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Mannheim and Slave Quarters

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1788 house; c. 1855 rear ell; c. 1830 slave quarters. 4713 Wengers Mill Rd.
  • Mannheim (Photograph by Mark Mones)
  • Mannheim (Virginia Department of Historic Resources)
  • Mannheim (Photograph by Mark Mones)
  • Mannheim (Photograph by Mark Mones)
  • Mannheim (Photograph by Mark Mones)
  • Slave quarters (Photograph by Mark Mones)
  • Slave quarters (Photograph by Mark Mones)
  • Slave quarters (Photograph by Mark Mones)

Mannheim was named for the German city from which its owner Samuel Coffman emigrated. This square-shaped limestone dwelling is a rare survival and a somewhat unusual variation on the central-chimney German house found in the Valley in the late eighteenth century. Its irregular three-bay facade reflects the house's interior plan of three rooms. The house was enlarged around 1855 with a two-story, two-room-plan ell. Although popular folklore in the Valley downplays the presence of slaves in the antebellum period, the brick slave house across the road from the main house, which once had a twin structure, indicates that some farms had substantial slave communities. This rectangular slave house was designed to serve two families, each with a separate outside door, an exterior-end chimney serving a fireplace in the family's one room on the first floor, and an upper-level unfinished sleeping loft. This type of two-family structure was frequently used for slave housing.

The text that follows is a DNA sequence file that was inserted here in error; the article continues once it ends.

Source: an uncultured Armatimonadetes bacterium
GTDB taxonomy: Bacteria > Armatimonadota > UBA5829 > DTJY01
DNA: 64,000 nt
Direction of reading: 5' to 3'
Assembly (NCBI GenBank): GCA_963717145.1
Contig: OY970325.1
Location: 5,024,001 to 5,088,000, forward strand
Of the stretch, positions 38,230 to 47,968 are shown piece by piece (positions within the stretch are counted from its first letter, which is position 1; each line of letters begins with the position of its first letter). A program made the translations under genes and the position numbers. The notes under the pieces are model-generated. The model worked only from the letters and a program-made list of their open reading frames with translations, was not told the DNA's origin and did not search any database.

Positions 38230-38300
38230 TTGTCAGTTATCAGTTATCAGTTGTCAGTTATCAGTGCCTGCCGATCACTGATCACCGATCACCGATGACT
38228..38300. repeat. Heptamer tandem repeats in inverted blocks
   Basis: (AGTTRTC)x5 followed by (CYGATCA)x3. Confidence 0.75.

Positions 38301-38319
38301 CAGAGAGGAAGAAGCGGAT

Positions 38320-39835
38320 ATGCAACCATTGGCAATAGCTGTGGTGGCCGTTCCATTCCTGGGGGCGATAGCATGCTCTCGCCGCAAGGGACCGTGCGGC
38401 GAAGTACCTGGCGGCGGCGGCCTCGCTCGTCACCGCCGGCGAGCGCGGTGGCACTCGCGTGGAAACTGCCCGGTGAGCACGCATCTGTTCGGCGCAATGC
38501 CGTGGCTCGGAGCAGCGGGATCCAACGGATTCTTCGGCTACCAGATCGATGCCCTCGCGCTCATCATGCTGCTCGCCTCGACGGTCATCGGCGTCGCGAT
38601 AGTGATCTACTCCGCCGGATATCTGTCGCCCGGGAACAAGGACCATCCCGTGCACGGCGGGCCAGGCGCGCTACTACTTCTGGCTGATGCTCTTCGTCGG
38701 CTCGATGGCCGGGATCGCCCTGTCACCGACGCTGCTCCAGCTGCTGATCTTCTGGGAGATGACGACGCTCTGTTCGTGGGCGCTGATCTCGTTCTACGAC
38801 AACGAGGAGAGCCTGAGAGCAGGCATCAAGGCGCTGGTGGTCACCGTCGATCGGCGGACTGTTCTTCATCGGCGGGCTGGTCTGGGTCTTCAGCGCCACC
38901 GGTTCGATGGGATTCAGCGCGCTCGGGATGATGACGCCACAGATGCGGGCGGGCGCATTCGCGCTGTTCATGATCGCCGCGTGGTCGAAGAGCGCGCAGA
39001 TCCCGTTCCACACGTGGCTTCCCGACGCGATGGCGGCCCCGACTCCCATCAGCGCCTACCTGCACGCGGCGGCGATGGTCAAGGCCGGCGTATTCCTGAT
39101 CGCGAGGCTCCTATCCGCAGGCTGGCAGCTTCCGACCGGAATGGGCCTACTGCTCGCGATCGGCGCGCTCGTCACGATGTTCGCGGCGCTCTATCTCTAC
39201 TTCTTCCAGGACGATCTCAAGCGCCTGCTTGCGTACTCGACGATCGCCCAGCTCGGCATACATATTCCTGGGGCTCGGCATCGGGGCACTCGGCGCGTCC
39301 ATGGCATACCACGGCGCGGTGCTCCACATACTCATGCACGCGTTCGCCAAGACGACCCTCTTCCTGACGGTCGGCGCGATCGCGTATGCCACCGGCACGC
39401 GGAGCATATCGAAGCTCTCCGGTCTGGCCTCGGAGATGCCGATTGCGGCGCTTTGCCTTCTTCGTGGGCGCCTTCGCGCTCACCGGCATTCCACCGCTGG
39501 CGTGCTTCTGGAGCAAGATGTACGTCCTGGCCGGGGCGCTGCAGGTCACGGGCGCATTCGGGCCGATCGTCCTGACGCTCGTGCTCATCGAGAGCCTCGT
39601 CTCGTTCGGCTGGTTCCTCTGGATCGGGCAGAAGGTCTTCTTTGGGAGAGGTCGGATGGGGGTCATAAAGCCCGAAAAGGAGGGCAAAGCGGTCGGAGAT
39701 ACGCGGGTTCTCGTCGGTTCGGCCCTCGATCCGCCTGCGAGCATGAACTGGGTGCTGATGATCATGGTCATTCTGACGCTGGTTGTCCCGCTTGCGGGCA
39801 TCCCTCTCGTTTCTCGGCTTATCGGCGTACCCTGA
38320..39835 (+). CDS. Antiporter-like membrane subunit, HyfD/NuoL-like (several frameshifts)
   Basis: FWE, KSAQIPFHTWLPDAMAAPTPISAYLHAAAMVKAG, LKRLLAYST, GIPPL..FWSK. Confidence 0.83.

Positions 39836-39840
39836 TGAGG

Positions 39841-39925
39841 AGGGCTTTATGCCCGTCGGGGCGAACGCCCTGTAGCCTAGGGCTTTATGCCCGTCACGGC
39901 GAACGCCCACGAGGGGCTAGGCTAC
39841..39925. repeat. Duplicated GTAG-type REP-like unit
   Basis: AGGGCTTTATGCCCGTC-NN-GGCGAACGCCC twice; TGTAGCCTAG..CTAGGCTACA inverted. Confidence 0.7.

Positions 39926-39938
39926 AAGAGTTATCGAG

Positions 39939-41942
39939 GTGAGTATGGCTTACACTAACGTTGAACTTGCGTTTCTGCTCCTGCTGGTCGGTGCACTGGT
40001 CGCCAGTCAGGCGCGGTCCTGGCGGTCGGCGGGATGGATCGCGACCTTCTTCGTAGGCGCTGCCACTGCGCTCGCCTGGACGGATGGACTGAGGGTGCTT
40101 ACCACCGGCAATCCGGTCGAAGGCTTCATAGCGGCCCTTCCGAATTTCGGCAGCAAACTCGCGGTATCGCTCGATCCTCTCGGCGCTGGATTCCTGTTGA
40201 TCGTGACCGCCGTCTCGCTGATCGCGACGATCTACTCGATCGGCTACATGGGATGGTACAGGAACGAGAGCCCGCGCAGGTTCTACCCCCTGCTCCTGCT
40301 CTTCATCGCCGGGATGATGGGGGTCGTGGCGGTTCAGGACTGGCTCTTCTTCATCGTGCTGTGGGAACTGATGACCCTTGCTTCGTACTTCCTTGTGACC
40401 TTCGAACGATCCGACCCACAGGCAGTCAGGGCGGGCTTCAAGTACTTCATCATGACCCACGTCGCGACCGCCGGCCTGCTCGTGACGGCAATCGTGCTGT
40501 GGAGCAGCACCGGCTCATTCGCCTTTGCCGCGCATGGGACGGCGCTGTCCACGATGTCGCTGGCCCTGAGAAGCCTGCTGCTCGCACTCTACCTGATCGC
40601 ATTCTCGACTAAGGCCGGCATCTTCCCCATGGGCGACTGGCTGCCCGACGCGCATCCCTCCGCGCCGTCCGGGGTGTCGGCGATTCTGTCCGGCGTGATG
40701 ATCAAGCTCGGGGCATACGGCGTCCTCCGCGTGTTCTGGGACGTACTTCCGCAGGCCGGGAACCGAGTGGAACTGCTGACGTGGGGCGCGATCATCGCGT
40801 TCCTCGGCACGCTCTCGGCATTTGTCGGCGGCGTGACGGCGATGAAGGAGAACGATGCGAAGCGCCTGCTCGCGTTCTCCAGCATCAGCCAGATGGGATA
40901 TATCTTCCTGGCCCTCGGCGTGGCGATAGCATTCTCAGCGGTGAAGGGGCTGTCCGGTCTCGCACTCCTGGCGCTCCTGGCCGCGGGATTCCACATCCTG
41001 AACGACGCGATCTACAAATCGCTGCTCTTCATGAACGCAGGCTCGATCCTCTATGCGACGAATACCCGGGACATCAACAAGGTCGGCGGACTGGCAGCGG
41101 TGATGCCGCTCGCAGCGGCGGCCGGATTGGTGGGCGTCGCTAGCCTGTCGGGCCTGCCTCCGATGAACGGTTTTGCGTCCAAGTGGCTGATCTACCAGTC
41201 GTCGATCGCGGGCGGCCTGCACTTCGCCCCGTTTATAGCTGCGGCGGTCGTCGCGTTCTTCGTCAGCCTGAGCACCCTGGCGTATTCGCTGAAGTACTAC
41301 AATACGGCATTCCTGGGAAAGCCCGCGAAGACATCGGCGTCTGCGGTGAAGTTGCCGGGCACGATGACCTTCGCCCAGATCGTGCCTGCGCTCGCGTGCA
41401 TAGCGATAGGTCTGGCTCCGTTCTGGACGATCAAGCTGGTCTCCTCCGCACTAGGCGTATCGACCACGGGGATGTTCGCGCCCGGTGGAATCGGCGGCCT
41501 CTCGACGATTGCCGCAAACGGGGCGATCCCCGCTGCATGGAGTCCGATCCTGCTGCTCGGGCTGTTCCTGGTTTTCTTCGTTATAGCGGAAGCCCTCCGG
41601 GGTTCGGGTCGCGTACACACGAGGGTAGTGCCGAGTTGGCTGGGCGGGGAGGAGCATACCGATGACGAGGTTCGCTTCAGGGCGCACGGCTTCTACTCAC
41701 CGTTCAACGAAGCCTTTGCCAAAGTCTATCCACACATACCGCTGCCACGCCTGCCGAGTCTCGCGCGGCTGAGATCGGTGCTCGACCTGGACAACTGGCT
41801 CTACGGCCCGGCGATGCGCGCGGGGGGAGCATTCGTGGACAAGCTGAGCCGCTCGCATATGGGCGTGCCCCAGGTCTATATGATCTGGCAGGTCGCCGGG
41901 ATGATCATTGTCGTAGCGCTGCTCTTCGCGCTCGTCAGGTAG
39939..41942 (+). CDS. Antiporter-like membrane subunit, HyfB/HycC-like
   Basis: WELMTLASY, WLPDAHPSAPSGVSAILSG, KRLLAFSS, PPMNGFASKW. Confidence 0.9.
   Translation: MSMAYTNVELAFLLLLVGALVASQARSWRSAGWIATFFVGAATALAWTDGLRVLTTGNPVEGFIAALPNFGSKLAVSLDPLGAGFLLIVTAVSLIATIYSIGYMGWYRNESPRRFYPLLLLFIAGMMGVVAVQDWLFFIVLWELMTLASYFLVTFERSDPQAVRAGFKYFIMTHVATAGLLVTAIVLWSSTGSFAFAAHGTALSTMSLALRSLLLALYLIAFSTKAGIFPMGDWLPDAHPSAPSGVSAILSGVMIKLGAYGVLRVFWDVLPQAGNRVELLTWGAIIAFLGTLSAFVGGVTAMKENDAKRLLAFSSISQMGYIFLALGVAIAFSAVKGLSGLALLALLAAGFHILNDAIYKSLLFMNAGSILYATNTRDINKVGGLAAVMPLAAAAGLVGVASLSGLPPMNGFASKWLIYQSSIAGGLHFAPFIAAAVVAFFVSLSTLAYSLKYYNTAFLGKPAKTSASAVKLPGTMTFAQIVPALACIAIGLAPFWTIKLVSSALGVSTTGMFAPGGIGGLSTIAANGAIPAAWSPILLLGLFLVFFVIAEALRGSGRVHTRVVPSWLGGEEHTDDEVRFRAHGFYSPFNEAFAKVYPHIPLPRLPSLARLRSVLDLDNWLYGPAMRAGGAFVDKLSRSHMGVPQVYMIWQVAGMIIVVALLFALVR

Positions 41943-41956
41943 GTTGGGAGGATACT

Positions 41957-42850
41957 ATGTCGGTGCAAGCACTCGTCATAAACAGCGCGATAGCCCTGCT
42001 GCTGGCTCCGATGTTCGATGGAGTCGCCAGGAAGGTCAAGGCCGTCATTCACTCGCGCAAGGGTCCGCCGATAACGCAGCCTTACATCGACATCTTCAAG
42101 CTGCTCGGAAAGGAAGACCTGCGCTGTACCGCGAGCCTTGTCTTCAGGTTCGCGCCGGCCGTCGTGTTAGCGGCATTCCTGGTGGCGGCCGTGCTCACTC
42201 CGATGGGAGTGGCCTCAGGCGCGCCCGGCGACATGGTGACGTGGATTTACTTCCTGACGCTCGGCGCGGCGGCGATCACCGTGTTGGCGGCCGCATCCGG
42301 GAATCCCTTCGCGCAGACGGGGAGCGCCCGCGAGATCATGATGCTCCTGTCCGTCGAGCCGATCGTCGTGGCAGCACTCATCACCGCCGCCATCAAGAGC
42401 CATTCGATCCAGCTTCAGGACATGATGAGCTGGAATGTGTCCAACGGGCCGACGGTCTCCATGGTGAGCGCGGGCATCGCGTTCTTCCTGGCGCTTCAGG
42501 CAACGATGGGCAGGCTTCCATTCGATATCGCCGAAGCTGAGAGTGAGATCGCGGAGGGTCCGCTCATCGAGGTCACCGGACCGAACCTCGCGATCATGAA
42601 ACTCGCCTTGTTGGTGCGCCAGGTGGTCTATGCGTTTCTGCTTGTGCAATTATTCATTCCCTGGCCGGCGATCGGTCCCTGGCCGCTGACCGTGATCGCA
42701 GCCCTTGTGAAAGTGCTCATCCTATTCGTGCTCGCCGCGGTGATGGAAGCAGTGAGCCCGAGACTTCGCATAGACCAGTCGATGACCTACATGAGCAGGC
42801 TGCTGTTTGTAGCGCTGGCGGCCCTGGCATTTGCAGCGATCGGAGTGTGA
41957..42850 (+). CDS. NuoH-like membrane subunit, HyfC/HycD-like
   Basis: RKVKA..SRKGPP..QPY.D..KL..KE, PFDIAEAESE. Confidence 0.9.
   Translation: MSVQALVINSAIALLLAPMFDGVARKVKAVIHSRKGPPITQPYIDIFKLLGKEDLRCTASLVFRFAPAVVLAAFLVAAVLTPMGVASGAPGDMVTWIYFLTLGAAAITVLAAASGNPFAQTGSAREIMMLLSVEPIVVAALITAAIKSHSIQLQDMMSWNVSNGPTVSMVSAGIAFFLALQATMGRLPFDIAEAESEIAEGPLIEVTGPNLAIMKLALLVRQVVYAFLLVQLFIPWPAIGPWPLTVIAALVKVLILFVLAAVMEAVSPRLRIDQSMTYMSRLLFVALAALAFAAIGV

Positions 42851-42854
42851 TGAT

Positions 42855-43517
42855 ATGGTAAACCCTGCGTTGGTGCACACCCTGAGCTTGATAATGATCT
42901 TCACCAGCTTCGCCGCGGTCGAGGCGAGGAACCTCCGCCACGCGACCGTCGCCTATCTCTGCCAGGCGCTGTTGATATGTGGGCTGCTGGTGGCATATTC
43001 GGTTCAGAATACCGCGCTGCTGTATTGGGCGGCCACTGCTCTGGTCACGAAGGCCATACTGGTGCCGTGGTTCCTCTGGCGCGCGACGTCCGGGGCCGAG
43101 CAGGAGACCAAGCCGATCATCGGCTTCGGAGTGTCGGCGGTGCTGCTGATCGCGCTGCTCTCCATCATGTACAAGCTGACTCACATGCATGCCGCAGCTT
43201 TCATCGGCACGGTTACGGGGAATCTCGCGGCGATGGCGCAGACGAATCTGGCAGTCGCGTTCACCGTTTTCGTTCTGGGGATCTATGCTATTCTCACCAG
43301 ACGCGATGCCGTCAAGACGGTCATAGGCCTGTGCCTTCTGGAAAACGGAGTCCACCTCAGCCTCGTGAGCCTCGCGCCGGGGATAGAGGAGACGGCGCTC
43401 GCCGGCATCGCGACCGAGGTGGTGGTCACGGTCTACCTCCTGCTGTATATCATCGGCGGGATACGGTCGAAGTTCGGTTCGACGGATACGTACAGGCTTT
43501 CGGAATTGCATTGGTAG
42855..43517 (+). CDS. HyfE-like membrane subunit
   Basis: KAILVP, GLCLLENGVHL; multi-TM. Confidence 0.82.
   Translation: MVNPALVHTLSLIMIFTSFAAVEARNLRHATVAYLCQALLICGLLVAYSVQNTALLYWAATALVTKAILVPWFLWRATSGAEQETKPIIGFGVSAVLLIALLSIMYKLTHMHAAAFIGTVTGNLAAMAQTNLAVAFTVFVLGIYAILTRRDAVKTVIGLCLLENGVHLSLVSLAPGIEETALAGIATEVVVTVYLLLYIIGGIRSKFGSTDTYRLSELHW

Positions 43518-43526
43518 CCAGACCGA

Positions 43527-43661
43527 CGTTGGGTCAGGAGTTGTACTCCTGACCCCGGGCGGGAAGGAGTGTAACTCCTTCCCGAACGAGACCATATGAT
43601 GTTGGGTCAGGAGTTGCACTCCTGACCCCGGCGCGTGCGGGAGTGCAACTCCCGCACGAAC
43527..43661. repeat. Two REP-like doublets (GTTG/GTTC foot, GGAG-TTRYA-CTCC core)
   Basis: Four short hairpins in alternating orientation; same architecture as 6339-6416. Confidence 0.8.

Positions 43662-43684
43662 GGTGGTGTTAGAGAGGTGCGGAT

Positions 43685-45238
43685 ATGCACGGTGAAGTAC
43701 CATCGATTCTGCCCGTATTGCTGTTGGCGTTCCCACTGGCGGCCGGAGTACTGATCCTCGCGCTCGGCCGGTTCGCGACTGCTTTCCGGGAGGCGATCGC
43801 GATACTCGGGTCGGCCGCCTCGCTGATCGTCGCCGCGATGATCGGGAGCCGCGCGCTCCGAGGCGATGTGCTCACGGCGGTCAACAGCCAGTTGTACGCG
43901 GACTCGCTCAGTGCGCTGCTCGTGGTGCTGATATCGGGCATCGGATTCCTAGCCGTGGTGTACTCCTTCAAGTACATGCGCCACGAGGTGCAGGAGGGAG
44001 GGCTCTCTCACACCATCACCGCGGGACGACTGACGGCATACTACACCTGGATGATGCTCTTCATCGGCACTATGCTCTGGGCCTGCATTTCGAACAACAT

Writing Credits

Anne Carter Lee


What's Nearby


Anne Carter Lee, "Mannheim and Slave Quarters", [Linville, Virginia], SAH Archipedia, eds. Gabrielle Esperdy and Karen Kingsley, Charlottesville: UVaP, 2012—,

Print Source

Cover: Buildings of Virginia vol 2

Buildings of Virginia: Valley, Piedmont, Southside, and Southwest, Anne Carter Lee and contributors. Charlottesville: University of Virginia Press, 2015, 99-99.

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